Last May 1, the whole Salesian Congregation was rejoicing for the gift of five new Salesians. One of them, the only Filipino in the batch, Bro. Jomar Castillom, hails from Canlubang, Laguna and belongs to the first batch of the High School Department of Don Bosco College, Canlubang. He thus becomes the first Salesian who comes from among our high school alumni in Canlubang. I can just imagine how he felt, the thrill that came with the night, the moments before profession. First profession signifies a reliving of one’s baptism so that our new Salesians acquire once more the baptismal innocence that they got when they were baptized. There is a feeling of joy when they embrace the vows of obedience, poverty and chastity. From that moment of profession, Bro. Jomar would have to sign his name with SDB. There is more than just that. As a Salesian, he would be another Don Bosco among the young. I invite all readers of this message to pray for our new Salesian, Bro. Jomar.
My dear Bosconians,
It seems just yesterday when I was talking to all of you as a batch during the orientation days at the beginning of this scholastic year, your year as Seniors. If you recall, I told you one strong and encouraging statement: “What the fourth years are is what the school will be.” If the senior students are good, then the whole school will be good. A lot of things depend on how the senior students fare.
It was heartening to see you, when during my birthday (still in the first days of this school year), all of you went up the stage to make a promise to do your very best in your senior year. It was a moment of jubilation for me. I did not expect that and to me, that made the impact of that act much stronger and the act itself more meaningful.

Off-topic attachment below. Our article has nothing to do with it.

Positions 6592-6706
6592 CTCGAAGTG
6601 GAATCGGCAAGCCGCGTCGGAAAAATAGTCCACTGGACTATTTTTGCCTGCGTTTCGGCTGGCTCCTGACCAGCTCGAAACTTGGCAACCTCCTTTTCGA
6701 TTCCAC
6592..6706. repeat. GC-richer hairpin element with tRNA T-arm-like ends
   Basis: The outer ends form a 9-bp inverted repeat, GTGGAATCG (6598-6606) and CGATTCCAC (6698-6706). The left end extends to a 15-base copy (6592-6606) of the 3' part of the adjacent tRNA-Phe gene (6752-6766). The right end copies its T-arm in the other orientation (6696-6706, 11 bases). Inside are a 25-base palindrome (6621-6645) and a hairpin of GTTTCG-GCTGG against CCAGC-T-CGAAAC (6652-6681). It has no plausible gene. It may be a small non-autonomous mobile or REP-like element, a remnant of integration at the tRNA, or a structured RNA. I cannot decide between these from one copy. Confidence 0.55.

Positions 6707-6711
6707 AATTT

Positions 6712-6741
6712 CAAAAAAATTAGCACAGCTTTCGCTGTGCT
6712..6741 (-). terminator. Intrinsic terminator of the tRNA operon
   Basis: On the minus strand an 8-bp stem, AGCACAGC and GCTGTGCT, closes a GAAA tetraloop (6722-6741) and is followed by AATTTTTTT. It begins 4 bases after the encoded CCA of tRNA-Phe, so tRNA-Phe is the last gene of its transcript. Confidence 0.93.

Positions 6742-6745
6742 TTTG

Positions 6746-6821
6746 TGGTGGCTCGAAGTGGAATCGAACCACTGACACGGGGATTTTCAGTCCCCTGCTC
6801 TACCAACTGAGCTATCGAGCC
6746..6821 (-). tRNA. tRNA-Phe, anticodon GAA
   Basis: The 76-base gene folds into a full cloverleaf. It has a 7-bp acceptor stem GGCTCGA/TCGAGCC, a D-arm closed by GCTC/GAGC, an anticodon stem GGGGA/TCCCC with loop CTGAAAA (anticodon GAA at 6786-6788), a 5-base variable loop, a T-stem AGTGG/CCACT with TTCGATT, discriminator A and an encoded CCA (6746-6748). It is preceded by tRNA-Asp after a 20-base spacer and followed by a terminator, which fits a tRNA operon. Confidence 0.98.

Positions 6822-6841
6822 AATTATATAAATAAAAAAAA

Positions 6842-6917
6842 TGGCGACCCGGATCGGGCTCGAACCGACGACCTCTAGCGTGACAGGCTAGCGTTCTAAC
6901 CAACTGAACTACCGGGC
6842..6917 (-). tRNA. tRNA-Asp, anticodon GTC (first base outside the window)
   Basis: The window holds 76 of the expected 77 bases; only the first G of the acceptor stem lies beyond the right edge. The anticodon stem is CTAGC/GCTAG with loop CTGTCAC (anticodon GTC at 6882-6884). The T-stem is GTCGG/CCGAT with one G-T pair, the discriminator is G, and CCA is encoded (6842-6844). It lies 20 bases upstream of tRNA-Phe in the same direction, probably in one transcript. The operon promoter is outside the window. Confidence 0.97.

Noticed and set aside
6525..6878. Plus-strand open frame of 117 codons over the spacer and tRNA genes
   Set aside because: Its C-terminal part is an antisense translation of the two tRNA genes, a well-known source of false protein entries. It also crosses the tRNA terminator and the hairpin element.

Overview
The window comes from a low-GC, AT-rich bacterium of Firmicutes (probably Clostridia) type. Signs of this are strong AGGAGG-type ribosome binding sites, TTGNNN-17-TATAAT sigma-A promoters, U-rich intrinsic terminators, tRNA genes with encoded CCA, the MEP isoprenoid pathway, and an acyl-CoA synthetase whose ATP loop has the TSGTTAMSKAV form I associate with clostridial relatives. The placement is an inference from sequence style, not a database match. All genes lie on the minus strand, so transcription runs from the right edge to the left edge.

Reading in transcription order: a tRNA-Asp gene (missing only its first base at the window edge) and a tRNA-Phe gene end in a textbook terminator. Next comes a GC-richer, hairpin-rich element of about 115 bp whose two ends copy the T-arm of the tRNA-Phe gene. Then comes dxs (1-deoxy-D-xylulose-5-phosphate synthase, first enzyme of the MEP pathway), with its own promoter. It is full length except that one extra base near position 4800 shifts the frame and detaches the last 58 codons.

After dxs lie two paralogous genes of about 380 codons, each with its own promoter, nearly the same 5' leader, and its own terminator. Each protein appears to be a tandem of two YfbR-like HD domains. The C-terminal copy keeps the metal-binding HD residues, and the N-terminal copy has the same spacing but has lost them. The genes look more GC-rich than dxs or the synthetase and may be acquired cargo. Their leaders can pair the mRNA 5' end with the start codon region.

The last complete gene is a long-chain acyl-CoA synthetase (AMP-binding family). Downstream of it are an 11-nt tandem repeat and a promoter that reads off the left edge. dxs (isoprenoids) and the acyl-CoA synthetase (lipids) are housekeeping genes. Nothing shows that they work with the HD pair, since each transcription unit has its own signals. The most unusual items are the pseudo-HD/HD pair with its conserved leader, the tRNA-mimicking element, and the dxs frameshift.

Now, looking at what you have been through for the rest of the year, I am happy seeing that all of you were able to complete your scholastic requirements. Everyone has passed. And there is more than that. That which I hold dear, which I remember vividly at this very moment are the tears that were shed during your graduation rites. I have heard from a good number of teachers that this year’s graduation ceremony was among the most moving that they have seen.
I firmly believe that the commencement exercises brought forth more tears than usual because of several factors, two of which I would like to emphasize.
First, that you are an endearing group of Bosconians—rowdy and loud at first blush, but sentimental and grateful in the inside. Malambing is an adjective that can very well fit your batch. Second, that you, both as a batch, and even more so as individuals, have gone through a lot of difficult times from the time you first stepped into Don Bosco as high school students. But as one philosopher said, “What won’t kill you will make you stronger,” I know your struggles have made you better persons. And this makes your graduation a more precious treasure.
This makes us all understand the motto that you have chosen: AD ASTRA PER ASPERA. Onstage in your graduation night, it was written: to the stars through toil. I propose a more euphonic translation: TO GLORY, THROUGH ADVERSITY. You have gone through adversity and so at the end you deserve very much the stars, you deserve that crowning glory you received in graduating from this school. This makes our father Don Bosco proud of you. This makes me proud of you.
My dear Bosconians, my hearty congratulations! There will be more toil, but there will be brighter stars. God bless every step you take in life, every choice!
Yours in Don Bosco,
Fr. Joel N. Camaya, SDB